about 8 years ago

Marc Munier

Marc Munier, Commercial Director at Pure360

Totally agree with Paul, how on earth do they get away with not even having a social share button?

Thank you for all the comments and RT's, really glad you all found it useful - I must do more :-)


about 8 years ago



This is a terrific article and I agree with you whole-heartedly.  One very minor point, though--although typos drive us all bonkers, I wouldn't be so hard on Apple for it.  After all, you didn't really buy The Lonely Plant Guide to Paris, did you?

about 8 years ago


Toto Toto

I agree with most of what you have pointed out here. In terms of Personalisation, most of what you are suggesting Apple should goes against privacy basic guidelines, and companies such as Apple have very strict ones.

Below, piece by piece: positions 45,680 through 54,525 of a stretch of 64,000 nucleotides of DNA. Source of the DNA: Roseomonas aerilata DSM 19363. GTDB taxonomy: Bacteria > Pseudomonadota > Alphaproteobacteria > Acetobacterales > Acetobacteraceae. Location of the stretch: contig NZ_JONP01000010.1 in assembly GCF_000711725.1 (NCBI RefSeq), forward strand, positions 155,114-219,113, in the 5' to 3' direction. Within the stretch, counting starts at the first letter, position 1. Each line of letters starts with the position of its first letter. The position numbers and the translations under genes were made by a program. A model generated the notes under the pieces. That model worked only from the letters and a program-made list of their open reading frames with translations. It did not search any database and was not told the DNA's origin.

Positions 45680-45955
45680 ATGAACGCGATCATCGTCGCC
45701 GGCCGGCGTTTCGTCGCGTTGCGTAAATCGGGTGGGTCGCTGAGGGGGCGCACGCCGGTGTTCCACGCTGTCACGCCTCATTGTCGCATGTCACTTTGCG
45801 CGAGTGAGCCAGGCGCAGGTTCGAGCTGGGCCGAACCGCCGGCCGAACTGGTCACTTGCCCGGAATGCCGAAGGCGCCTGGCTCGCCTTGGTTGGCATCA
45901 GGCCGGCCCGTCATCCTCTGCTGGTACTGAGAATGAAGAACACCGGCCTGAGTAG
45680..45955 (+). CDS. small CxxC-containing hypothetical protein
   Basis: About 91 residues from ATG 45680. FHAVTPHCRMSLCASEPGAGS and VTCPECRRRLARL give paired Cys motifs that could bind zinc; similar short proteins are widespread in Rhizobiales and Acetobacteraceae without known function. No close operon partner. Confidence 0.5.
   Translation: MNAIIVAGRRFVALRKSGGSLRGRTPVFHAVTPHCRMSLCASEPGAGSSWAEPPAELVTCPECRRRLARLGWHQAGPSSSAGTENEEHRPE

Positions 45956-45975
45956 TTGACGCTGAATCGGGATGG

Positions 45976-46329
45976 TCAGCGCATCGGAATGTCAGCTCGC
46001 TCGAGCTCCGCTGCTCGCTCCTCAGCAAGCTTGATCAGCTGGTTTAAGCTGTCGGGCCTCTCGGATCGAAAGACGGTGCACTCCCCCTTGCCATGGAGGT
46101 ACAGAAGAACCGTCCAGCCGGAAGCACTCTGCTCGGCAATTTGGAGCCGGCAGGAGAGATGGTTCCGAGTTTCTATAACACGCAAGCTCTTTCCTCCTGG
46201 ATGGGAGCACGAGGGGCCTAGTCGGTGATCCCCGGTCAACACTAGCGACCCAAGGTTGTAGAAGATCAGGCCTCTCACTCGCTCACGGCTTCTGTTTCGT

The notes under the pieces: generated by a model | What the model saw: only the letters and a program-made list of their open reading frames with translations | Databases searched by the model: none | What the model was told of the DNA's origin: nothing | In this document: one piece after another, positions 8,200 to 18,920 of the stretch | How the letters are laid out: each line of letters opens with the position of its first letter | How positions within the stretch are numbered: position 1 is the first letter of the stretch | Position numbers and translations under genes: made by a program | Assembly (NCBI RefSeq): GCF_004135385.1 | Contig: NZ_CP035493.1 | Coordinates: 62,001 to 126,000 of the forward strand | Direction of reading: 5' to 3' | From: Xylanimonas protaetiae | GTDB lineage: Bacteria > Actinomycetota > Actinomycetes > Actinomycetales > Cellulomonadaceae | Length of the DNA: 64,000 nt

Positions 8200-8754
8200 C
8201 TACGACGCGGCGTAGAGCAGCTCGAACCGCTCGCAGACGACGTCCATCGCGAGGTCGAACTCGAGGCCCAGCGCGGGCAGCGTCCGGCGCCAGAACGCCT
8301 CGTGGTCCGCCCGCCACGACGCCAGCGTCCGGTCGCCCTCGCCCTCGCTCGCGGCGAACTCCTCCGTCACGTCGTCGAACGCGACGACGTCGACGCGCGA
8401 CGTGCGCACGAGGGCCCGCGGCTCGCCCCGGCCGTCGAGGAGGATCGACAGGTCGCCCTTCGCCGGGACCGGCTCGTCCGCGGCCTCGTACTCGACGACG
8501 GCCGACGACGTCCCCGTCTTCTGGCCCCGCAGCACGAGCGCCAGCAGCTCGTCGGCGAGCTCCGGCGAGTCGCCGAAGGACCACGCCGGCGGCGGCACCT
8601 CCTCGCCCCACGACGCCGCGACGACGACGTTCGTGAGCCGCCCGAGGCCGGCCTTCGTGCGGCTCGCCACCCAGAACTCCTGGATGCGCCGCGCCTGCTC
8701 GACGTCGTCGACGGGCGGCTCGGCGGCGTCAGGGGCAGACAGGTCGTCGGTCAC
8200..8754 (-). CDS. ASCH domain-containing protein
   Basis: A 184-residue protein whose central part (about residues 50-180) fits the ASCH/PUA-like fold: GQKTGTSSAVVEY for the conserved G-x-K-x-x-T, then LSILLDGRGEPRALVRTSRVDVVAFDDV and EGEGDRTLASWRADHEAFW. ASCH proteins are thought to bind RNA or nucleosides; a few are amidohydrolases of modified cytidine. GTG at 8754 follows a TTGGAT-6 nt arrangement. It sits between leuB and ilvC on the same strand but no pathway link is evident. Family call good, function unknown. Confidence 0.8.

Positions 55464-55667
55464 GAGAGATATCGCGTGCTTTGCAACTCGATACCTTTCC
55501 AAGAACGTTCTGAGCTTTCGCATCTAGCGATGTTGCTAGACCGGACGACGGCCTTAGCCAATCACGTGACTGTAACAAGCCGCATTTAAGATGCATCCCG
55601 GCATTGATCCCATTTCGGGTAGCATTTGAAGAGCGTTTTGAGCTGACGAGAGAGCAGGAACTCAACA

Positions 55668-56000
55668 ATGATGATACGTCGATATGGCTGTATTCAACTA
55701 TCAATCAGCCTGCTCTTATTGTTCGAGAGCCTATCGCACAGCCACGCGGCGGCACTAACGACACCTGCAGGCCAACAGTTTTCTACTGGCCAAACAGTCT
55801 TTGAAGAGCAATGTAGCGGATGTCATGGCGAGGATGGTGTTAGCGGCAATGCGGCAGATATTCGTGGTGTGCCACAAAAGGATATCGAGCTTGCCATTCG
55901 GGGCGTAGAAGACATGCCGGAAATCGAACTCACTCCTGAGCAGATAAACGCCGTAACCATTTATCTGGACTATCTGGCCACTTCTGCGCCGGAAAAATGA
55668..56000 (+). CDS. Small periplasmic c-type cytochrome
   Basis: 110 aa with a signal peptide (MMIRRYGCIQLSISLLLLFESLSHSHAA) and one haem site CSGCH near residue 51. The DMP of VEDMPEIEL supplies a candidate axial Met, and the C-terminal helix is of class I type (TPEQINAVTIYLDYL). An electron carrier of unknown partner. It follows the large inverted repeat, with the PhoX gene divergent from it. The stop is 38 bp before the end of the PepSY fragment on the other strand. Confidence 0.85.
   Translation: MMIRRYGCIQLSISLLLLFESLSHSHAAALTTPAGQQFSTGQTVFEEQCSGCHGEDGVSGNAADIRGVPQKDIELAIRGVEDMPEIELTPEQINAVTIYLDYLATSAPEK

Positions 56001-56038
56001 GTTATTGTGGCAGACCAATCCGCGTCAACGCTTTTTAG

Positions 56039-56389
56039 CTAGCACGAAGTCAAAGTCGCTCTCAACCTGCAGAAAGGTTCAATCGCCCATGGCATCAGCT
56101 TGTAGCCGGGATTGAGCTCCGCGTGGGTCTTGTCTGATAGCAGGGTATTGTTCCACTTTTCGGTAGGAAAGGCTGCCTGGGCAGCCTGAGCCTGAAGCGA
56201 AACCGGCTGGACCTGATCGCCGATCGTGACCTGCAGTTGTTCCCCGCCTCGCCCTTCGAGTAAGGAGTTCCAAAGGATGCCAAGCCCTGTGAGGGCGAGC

about 8 years ago


Mary Smith

Apple is not the only one with spelling issues. "Apple love their “hero” shots..."

about 8 years ago

Marc Munier

Marc Munier, Commercial Director at Pure360

Ok quite embarrassed about the typos - but you really should check out the lonely plant guide.....

To Toto's point I'm not sure thats the case, privacy policies are rarely there for the consumers benefit. anyway the point I was making is that there is NO personalisation where there could be tonnes.

about 8 years ago


Naveen Thomas

Hey Marc,

Interesting post. What I'd like to know is how these should-be-typical marketing ideas and strategies apply to much smaller companies/brands ?

Would an equal amount of investment be required by smaller companies? Albeit investments of this nature may not neccesarily be a significant amount.

Another thing,

ROI. The typical response to online CRM initiatives and the data collected/ metrics employed - are that these are not of any real value.

about 8 years ago



Agreed with Toto.  Nice in theory, but corporate PII data disclosure restrictions are hard to reconcile with good marketing practices. My own experience is that the databases are usually not congruent and it's hard to tie one identity on the marketing side with another identity on the sales or support side.